“She goes through phases. Right now it’s magic. Last week I got her this magic toy kit thingy, it’s pink as well, so … yeah … the thing is though …”

She stops mid sentence. The sudden swelling of tears give her bloodshot eyes a super gloss finish, allowing the sun’s rays to better bounce off those windows to the soul, creating these, gold sparkles in her eyes. Strangely, I was saddened to see them wiped away by the end of her jumper sleeve. I understood though, it was what had to be done, the tears needed to be pushed back, to allow the words to pass through.

“If I don’t buy it for her, no one else will”

She pauses for a moment, valiantly trying to bolster the wall that is keeping those tears hidden from the outside world.

I notice she appears to be in physical discomfort.

She’s sitting on the edge of her seat now. It’s as though she doesn’t know whether she should stand up or remain seated.

She soldiers on however, revealing that the only free time she gets is when it’s close to midnight, by which time she’s too tired to do anything.

As her discomfort appears to increase, she also starts to become increasingly apologetic, forcing me to immediately put things into perspective for her. I tell her I don’t give a shit about her homework. I tell her that her health, her well-being, this is important, the most important thing in the world.

For some odd reason, at that precise moment, I picture a gold vacuum, one with magical powers and shit. A vacuum, that when placed over the heart, would automatically turn on, and once on, it would suck all that sadness out, all of it, the darkness, gone, leaving her bathed in this internal light, a light that gives strength, hope, a light that gives sight, the sight to see the answers. I know that this strange imagery, this peculiar arrangement of thought, is stemming from an uncomfortable reality, the reality of me having no fucking clue as to how to help this poor girl, no clue as to what the answers could be. I actually feel like a fraud.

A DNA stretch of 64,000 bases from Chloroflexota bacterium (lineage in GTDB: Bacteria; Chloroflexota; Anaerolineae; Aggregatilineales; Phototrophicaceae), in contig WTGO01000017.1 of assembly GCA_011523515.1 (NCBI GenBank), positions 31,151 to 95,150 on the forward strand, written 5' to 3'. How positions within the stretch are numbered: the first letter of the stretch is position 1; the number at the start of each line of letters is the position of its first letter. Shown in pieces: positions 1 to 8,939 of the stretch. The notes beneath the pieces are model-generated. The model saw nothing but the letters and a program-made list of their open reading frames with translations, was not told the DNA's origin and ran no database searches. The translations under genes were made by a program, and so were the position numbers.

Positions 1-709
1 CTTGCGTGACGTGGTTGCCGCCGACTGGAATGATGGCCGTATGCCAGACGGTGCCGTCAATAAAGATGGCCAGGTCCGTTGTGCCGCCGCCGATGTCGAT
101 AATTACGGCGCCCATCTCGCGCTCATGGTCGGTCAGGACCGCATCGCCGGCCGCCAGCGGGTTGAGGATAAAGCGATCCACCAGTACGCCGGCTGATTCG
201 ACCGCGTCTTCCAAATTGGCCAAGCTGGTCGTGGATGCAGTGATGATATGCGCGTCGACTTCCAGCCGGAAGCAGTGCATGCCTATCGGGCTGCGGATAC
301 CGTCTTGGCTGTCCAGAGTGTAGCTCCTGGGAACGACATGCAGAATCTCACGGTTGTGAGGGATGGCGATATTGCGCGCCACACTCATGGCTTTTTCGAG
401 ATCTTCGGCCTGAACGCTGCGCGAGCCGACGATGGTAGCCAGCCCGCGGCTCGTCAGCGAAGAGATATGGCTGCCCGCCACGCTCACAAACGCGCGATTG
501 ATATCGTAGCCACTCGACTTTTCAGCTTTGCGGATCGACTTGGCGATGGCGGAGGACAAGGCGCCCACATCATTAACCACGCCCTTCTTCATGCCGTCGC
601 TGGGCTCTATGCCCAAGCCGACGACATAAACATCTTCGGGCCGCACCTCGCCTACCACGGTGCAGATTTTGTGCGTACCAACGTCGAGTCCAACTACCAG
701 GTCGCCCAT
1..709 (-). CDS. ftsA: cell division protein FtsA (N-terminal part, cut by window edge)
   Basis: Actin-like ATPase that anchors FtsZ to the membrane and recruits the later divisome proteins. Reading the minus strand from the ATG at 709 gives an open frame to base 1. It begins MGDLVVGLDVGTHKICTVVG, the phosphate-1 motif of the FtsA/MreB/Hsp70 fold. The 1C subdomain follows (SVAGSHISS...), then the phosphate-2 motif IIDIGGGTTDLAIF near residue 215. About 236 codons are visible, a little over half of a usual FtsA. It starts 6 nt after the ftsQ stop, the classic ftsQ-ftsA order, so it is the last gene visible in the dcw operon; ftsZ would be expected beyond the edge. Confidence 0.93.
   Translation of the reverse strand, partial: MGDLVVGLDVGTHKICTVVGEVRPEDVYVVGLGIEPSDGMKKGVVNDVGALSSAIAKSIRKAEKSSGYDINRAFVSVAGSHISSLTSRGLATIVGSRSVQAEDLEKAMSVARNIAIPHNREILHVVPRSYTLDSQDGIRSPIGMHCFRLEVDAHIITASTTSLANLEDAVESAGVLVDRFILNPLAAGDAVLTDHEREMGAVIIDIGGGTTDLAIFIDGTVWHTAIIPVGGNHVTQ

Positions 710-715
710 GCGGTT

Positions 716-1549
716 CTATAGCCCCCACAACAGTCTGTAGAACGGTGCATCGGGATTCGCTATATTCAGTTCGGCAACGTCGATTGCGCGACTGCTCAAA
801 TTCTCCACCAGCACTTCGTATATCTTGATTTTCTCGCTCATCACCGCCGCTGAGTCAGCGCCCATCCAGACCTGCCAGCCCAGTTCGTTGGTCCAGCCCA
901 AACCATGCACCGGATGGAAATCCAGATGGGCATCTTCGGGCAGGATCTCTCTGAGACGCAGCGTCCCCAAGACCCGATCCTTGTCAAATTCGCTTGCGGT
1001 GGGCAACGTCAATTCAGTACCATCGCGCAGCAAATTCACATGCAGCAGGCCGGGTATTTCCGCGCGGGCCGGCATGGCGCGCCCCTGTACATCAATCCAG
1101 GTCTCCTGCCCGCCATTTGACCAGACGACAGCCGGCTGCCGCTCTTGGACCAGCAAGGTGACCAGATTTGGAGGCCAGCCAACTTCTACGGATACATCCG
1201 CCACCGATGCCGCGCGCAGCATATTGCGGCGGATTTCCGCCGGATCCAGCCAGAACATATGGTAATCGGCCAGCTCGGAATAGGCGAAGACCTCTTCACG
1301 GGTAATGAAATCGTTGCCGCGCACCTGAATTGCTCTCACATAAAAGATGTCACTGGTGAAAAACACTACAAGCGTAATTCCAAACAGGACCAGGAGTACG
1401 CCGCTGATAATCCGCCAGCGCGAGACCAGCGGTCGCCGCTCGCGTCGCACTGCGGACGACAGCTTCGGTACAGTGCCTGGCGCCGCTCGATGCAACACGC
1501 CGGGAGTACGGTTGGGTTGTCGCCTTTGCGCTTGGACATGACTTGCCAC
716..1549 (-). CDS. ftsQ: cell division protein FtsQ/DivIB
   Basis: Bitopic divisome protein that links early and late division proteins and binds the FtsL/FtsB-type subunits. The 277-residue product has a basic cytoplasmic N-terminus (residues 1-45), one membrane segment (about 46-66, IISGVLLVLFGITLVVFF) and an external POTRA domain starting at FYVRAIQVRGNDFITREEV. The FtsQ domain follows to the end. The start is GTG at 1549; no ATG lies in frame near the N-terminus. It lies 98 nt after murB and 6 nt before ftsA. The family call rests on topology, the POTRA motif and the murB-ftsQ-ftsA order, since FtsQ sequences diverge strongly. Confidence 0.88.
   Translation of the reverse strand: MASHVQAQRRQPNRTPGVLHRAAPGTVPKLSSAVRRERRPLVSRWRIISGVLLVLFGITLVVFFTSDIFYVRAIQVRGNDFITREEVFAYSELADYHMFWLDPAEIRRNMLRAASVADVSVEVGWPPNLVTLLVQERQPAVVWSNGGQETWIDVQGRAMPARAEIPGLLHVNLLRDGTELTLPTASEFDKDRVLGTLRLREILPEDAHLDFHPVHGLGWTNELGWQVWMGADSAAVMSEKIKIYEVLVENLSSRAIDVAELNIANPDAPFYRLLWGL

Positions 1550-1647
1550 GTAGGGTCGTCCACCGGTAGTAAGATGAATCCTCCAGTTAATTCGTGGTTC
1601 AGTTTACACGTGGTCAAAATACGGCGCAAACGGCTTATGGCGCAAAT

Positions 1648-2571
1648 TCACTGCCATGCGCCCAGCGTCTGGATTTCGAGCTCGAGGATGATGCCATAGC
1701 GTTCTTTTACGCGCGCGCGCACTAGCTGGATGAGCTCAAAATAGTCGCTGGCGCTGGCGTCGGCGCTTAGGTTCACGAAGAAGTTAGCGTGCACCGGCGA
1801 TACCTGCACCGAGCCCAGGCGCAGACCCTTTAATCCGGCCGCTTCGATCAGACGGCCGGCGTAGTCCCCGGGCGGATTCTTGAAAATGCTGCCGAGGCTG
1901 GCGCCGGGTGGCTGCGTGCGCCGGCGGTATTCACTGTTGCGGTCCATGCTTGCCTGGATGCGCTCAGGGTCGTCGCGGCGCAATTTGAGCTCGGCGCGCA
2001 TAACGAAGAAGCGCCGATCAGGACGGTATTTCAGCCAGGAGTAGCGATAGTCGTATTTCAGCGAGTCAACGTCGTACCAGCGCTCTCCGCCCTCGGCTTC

Of all people, she comes to me for help? How tragic is that?

I ask her if she’s seen the school counsellor. I’m relieved when she tells me that she’s already spoken to her, about everything. I was about to ask Donatella what the school counsellor had told her, because fucked if I know what to say. Maybe the words of the counsellor can help me a little. I feel like I’m pretty good at analysing things, scrutinising them, determining levels of validity, and then proposing further improvements. But starting with a blank canvas, on something like this? No fuck that. I need help. However, I didn’t get a chance to ask

“You said my health is the most important thing”

“Of course”

“Is that really true?”

I sit forward in my chair.

“Don, nothing is more true”

Despite all efforts, the wall she had built, which stood defiant for so long, was now compromised. It was simply no match for a sadness that had joined forces with desperation and hopelessness. With the formation of this alliance, it took only seconds for those tears to break the threshold.

“Tell my little sis I’m sorry”

Donatella was hunched over her crossed arms.

“My… stomach… I’m scared… I don’t wanna die”

I understand. I understand everything.

“Don, what the fuck did you take?”